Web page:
Principal: Are you looking for playschool or nursery?

Me: I am looking for daycare.

Principal: Yea, but playschool or nursery

Me: Ummm….What’s the difference?

Principal: How old is the child?

Me: Err…19 months!

Principal: Ok then he can come to Mommy and me group and then start Playschool in June

Me: (A bit panicked and frustrated at this point) No, but I need daycare. I work – I really need daycare!!! Also what is Playschool and Nursery? (Mentally I was thinking- why am I paying for Varun to play – when reason kicked in- I have always paid for Varun to play ;))

Principal: We have several programs. Mother -toddler groups are for less than 2 year olds for a couple of hours.2 – 3 year olds are in Play school, 3-4 years olds are in nursery, 4+ are in Kindergarten

Me: I see. (I didn’t really see which option worked best for us)

Principal: (Probably sensing that I am lost, finally asked) – how many hours do you want to send the child?

Me: Probably 9 hours

Principal: Fee is based by hours. 2 hours minimum. Hourly rate is Rs x/hour.

Finally, it made sense. All programs had a daycare facility appended. Based on the age, the child went to nursery or playschool where they focus on age appropriate activities. The daycare is for pre-program and post program care.

I spoke to several working parents- but none of them were in the same boat as us. Most have older kids so only need daycare for part of the day, if at all. Or they have family living in the city that takes care of the grandchild. Others resort to 18- 22 year old girls to take care of their little ones. These girls many a times are not educated (beyond primary school education), speak very little English and primarily tasked with feeding/bathing/cleaning the child, taking him to the park, assorted household work when the baby sleeps and not really with developmental activities. They have varying ability to follow instructions and here in Hyderabad, can manage well if you can communicate to them in Telugu.

Most daycares in India focus on money- deposits, form fees, monthly fees, meal fees, and not on child – how can they help transition, development activities of the child like gross and fine motor skills, language development, social etc. . . . Sure, we had deposited money at Bright Horizon almost a year in advance just to secure a spot and another daycare wanted a full month’s fee as deposit – it didn’t irk me as much then as a similar requirement here.

Probably because I knew what I will get in exchange- quality service, peace of mind and the fact that the wont nickel and dime me further. Here, I wasn’t too sure what to expect.

Here are my notes on the daycares we checked out:

1. Strawberry Fields – Nice bright building, decent teacher: student ratio, segregated classes by ages, Montessori style, monthly theme based teaching, separate dining area, Telugu speaking maids- far from current house, may be further if we decide to stay near campus. No AC backup.

2. Kids Paradise – In basement of Raheja IT mind space park (convenient for parents working there but not otherwise), no outdoor playtime, cooped up/dark space artificially brightened by tube lights, extra charges for meals, Hindi or English speaking maids, felt a bit stuffy and pretentious. No AC backup.

3. Esperenza – Popular daycare amongst IT workers here. Segregated classrooms, separate play area, dining area, nice and bright, emphasis on music and art, but smaller room sizes with poor teacher: student ratio. Also I saw the dance teacher yell at the kids at rehearsal. Negative points for that. Webcam to watch kids from office and also have weekend/weeknight care.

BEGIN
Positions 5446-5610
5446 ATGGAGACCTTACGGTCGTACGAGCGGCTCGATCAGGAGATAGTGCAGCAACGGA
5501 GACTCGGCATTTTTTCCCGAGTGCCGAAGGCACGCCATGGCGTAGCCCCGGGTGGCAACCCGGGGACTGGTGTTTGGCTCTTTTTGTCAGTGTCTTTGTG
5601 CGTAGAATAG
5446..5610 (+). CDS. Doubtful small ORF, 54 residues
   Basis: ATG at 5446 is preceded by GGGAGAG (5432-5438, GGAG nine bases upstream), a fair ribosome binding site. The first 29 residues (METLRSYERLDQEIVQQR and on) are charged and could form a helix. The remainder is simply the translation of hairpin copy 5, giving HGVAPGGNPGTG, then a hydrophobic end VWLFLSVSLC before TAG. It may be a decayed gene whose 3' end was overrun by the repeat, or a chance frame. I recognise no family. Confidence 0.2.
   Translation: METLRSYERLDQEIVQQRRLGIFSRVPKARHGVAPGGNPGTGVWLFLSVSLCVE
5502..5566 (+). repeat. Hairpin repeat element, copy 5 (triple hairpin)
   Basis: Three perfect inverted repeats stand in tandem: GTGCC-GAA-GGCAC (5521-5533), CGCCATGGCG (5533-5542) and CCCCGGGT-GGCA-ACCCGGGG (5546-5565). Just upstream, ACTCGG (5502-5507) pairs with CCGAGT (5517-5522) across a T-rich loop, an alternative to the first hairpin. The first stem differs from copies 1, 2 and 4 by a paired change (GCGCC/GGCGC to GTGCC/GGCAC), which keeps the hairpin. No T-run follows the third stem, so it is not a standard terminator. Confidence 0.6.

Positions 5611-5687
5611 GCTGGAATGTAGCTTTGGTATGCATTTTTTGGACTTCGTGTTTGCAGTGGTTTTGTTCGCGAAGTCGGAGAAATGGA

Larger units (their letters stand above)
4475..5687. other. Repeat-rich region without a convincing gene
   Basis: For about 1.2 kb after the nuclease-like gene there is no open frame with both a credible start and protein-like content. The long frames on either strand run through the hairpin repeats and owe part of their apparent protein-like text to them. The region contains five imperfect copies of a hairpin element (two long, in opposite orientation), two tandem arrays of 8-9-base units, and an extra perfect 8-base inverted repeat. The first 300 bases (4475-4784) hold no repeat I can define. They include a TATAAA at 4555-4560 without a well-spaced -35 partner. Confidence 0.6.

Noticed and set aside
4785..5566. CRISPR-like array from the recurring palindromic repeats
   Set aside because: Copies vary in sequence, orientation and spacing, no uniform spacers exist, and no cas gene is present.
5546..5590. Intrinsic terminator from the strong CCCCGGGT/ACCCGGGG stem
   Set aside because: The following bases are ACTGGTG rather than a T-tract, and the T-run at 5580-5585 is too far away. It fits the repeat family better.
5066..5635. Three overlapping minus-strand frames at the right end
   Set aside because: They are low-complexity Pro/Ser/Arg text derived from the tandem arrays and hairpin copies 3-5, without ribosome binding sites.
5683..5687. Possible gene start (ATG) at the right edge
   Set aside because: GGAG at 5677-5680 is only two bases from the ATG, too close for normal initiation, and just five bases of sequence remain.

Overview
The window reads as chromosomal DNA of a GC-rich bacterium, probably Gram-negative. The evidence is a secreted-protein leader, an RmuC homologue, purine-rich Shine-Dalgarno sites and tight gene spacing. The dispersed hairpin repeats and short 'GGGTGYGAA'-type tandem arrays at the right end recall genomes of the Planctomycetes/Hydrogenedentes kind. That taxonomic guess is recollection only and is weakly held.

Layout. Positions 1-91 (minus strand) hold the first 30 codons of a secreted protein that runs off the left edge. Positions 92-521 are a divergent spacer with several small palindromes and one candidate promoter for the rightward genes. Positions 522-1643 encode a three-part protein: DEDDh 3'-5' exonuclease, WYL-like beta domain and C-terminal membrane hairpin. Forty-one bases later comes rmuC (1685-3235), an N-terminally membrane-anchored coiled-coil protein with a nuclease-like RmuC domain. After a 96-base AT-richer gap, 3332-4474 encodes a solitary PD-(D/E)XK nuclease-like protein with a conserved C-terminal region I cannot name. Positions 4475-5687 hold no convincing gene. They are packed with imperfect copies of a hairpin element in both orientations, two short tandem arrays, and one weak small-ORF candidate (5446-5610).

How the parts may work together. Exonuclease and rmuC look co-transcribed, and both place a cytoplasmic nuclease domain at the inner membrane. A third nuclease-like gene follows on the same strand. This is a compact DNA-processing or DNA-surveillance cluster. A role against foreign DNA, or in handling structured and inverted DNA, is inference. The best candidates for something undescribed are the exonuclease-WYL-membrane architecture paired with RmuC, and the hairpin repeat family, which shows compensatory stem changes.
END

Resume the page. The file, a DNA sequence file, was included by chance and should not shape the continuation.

4. Blue Blocks – Not really a daycare but a Montessori style preschool. Really awesome place – something I have filed away for future. Access road was bad so may cause issues in rainy season.

5. KinderKare – First place I could actually see Varun going to. Nice bright gated building, garden and sandpit – Big indoor play area with lots of ride on toys. Separate classrooms. The principal actually talked about various developmental activities, meals charged extra but served several times a day keeping up with tiny active bodies and their little stomachs. Staff seemed friendly. We almost finalized this when we released that the school focused on forms, formalities, payments etc. without making an effort to transition Varun. Was put off by that.

6. KidsKare – A small daycare started by a US returned mom in the same housing complex that she stays in. Close to Microsoft campus. Telugu speaking maids, has AC backup, meals are included (with 2 daily servings of fruit and milk), mixed age daycare, 2 primary teachers who are extremely likeable. Focus was on Varun, helping him transition not only to daycare but from US to India. The owner doesn’t even provide form or ask for payment till she is sure that it’s a mutual fit for the child and the provider.

We received feedback on couple of more options- Polka dots, GlobeToters and Indus School – but they are in Jubilee Hills/Banjara Hills area. Some of them also pickup and drop-off kids but I wasn’t going to trust my precious to someone to transport in a brand new city.

Needless to add, we went ahead with KidsKare. The daycare also has a Kidzee playschool across the hallway which we are thinking of enrolling Varun in from June.


Varun seems to love the daycare. There are no tears at drop-off. He loves seeing older kids play and tries to sing the rhymes and songs that they recite. Every evening we sing Jack and Jill, Ringa Ringa Roses, Mr. Golden Sun etc. He’s begun to talk more and gets frustrated when he can’t speak as much as the older kids he observes. The other day he didn’t burst into tears when he could sing ‘Wheels on the bus go round and round’ and kept on repeating till he could master it in his own babyish way!

The food served is mostly rice + dal + veggies and Varun’s mimicking the rice eating style of the maids. I am not too thrilled about that but the ‘Endakooo’ that he asks me just makes me smile.

Will we stick to this place? Likely for a while. Globetoters is opening a branch near MS office which is full despite being under construction. Once things settle a bit on home/car front, we may revisit this again.

Do you have any other suggestions for daycares or playschools near MS area? Any observations on how daycares in India are different from US? Drop a comment…